by Rebecca Black, PA
Tributes have been paid to one of Northern Ireland’s last Second World War veterans after his death at the age of 100.
Teddy Dixon was born in New York and served in the US army despite growing up in Northern Ireland.
His family moved to Belfast when he was a young child but he received a draft notice in 1944 and went on to help to liberate the Dachau concentration camp.
US consul general in Belfast Elizabeth Kennedy Trudeau paid tribute.
“We mourn New York-born Teddy Dixon, who served in the US army 42nd ‘Rainbow’ Infantry Division,” she said.
“After liberating 33,000 people from the horrors of Dachau concentration camp, he returned to East Belfast a hero.
“We will remember his service and selfless heroism.”
Local DUP councillor David Brooks also tweeted a tribute.
“My generation will never know the fullness of the debt we owe to men like Teddy who risked all to defeat the Nazis. A hero,” he said.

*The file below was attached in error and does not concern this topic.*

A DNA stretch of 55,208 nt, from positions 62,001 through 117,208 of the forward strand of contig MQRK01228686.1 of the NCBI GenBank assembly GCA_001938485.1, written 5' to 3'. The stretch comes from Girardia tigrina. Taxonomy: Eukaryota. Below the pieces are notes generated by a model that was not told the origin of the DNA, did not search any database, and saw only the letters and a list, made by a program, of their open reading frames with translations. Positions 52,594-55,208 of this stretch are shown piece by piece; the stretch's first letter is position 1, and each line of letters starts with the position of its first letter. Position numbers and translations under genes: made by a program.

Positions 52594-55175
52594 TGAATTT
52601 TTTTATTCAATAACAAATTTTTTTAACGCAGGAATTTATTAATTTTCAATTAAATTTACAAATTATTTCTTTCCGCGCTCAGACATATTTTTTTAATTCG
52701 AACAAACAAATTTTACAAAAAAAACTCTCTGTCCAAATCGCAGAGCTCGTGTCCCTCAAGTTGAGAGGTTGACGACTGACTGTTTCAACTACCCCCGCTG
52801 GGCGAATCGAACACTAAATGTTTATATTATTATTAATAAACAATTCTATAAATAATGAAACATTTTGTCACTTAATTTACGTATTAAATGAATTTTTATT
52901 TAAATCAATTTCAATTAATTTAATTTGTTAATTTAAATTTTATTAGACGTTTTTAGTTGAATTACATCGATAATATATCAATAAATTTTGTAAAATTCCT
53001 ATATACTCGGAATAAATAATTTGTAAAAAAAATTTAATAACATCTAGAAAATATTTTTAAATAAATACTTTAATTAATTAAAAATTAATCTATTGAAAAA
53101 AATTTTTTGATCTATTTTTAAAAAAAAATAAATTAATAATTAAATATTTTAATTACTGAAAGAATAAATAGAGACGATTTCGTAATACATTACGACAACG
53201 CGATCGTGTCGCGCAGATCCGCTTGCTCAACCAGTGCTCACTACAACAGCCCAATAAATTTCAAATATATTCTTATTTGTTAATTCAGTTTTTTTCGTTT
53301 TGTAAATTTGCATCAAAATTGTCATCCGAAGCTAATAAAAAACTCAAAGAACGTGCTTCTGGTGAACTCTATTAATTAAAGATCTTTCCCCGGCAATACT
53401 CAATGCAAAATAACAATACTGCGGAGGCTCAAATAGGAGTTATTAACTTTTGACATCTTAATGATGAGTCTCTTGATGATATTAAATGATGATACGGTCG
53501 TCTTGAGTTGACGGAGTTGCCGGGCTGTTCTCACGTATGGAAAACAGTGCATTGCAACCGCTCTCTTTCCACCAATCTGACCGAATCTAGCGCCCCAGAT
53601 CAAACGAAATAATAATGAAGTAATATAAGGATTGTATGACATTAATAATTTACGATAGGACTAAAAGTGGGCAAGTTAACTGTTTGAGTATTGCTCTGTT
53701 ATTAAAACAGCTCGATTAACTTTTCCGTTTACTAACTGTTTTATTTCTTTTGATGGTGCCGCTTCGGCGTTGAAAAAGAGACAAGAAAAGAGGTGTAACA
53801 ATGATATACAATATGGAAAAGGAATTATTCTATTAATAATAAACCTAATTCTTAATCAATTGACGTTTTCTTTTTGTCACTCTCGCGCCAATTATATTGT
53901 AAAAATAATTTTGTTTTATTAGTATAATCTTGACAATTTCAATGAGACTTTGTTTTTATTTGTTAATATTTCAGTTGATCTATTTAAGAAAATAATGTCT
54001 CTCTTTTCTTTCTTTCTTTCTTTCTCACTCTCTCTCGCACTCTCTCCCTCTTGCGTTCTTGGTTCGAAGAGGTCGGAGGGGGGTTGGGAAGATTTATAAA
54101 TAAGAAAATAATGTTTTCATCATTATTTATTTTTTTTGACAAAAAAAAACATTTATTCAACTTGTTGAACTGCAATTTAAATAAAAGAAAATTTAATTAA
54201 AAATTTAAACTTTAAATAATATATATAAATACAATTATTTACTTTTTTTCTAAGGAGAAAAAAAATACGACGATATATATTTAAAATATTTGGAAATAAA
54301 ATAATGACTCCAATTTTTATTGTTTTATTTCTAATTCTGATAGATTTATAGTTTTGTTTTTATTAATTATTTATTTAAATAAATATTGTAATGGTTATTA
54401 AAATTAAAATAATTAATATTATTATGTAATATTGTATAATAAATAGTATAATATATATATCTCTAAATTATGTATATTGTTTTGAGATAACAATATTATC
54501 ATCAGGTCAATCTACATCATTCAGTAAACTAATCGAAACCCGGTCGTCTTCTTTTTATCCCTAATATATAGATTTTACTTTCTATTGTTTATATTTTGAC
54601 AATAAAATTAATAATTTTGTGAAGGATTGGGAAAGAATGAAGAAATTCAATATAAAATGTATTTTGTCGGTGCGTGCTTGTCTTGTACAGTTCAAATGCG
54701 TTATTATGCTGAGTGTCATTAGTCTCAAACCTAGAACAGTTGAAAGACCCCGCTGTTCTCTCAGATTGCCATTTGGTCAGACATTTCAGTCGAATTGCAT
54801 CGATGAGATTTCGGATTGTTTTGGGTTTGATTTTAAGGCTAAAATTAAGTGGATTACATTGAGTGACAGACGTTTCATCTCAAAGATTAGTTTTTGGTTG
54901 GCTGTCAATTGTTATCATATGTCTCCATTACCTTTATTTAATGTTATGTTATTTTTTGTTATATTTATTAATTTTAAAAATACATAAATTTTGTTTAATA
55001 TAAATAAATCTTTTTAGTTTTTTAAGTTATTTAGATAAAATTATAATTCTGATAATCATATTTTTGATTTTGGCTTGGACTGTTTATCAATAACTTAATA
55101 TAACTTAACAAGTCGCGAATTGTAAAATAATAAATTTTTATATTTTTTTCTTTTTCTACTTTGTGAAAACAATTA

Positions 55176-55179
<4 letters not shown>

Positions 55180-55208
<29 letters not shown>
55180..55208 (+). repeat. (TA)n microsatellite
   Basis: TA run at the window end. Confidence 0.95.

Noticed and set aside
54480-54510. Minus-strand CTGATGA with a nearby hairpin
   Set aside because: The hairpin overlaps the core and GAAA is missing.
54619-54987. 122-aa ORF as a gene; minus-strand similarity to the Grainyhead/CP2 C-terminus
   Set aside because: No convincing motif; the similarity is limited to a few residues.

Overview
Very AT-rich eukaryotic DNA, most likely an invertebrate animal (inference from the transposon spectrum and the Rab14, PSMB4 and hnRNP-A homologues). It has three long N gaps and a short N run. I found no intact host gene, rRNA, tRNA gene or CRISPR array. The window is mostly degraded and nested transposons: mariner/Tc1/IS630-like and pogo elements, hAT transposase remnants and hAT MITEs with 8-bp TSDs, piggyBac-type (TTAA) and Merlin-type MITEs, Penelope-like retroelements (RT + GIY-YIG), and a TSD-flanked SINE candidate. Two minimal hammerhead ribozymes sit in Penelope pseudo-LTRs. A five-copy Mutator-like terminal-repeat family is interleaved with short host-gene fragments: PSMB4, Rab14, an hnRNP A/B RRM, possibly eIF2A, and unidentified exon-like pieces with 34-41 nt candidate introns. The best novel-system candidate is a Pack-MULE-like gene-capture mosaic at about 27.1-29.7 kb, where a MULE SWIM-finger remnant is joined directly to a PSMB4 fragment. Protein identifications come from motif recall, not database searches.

Mr Dixon landed in France with his unit in December 1944 before advancing across the continent to Germany in 1945.
As well as helping to liberate the Nazi concentration camp at Dachau near Munich, he also played a role in the recovery of a treasure trove of looted art stored in salt mines during the conflict.
Mr Dixon’s death comes less than a week after the passing of his friend and fellow war veteran Bill Eames, from Enniskillen, Co Fermanagh.
Mr Eames, 97, served as an RAF pilot and was involved in the securing of Pegasus Bridge in 1944, among many other missions.
UTV anchor Paul Clark said Northern Ireland has lost two brave men.
“It is with a heavy heart that I tweet this photograph. We have lost these two brave men, within a few days of each other,” he tweeted.
“These extraordinary gentlemen represent a generation we forget at our peril!”